Ritchie said that self-mutilation in a military setting could cause disorder among the unit. "A soldier slashing his or her own skin could result in blood on the floor, the assumption of a suicide attempt and the potential need for medical evacuation from a war zone or other austere place," the paper explained.
Is the Army correct in once again granting waivers to recruits with histories of mental health conditions? Or should the 2009 ban remain in place? Are there better ways to increase recruitment? Hit Take Action, tell your reps, then share your thoughts below.
— Josh Herman
Written by Countable
Our service men/women in the military endure tremendous psychological and physical stress serving this country, many returning home with psychiatric disorders such as PTSD, anxiety, substance abuse, and depression. It’s our governments responsibility to choose the most capable individuals who are physically and mentally able to serve as part of a unit and self. Let’s keep those with mental illnesses at home, give them the proper treatment to contribute at home, and let’s send our finest willing citizens to protect our nation.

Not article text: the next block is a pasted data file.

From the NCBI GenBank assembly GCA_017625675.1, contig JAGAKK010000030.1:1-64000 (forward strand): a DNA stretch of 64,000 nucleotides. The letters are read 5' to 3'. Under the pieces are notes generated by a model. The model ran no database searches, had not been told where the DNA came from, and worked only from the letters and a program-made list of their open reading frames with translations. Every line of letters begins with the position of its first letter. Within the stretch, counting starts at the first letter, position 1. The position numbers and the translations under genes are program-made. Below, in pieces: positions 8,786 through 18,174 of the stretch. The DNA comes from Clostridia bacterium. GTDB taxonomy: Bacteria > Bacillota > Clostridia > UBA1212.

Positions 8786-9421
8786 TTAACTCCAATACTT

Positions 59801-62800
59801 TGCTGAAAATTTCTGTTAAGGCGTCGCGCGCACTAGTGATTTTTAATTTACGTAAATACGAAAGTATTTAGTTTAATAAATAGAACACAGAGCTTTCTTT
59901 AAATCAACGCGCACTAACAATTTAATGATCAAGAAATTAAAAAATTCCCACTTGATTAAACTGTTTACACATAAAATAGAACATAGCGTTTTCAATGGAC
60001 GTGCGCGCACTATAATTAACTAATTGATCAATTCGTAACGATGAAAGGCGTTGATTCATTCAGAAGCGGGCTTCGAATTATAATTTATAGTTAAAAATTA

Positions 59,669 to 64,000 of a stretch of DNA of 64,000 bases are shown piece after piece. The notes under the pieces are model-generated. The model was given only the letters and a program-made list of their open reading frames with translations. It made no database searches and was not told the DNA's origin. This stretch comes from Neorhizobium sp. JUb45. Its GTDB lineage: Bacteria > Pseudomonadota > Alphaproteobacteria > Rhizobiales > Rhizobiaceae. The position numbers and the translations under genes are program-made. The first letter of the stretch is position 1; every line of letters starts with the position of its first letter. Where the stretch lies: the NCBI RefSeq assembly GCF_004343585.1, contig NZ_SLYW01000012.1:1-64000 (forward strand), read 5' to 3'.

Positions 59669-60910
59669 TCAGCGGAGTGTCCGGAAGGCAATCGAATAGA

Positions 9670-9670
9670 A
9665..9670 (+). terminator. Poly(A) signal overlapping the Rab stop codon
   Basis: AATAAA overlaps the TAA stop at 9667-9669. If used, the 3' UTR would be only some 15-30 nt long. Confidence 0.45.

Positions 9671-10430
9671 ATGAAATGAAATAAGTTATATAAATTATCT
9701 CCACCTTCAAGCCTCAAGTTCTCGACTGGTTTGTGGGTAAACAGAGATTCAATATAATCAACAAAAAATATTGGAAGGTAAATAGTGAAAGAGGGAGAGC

We can let those with metal illnesses and give them access to weaponry, but we can’t allow transgendered people be of service. What kind of backward GOP nonsense is this?
This is a bad idea on so many levels it begs the question “Have the armed forces lost their minds?” They cannot adequately cope with returning veterans and their mental and physical wellbeing how will they support those with preexisting conditions? This is as dangerous if not worse than allowing people with mental illness to purchase semiautomatic weapons, Congress needs to be responsible and prevent this from becoming another tragedy they cannot manage.